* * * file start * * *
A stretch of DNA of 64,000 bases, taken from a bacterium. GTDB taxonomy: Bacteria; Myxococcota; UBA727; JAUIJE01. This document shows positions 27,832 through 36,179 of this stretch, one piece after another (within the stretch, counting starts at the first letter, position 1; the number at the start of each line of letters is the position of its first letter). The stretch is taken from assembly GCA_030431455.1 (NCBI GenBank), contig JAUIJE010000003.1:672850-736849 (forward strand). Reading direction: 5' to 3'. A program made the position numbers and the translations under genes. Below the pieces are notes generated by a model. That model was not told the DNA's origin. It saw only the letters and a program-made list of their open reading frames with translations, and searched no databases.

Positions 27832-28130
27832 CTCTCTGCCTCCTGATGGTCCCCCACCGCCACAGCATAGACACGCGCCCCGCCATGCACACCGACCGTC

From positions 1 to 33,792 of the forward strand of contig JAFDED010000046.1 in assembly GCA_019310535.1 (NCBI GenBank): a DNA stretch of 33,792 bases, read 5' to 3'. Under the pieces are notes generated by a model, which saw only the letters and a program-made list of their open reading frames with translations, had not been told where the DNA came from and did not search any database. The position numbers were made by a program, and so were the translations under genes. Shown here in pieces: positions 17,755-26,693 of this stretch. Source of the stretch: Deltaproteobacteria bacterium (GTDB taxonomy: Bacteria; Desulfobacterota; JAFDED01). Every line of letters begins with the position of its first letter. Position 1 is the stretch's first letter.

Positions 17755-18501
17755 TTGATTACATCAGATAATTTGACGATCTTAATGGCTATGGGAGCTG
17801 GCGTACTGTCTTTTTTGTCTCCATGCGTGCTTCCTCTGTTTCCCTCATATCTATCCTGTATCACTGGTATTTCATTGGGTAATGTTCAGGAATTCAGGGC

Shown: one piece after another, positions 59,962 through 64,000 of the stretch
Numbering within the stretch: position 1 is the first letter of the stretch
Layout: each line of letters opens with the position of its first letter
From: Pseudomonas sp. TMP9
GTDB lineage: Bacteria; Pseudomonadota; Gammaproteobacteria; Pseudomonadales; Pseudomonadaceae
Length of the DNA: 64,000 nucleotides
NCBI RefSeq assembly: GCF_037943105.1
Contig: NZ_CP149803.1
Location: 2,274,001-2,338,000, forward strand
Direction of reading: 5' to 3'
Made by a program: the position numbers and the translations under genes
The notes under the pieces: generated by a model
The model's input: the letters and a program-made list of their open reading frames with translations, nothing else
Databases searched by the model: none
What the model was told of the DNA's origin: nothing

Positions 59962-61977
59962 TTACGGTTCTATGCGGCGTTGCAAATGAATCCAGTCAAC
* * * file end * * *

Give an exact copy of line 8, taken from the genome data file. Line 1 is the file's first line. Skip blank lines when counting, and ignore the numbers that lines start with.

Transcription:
Shown: one piece after another, positions 59,962 through 64,000 of the stretch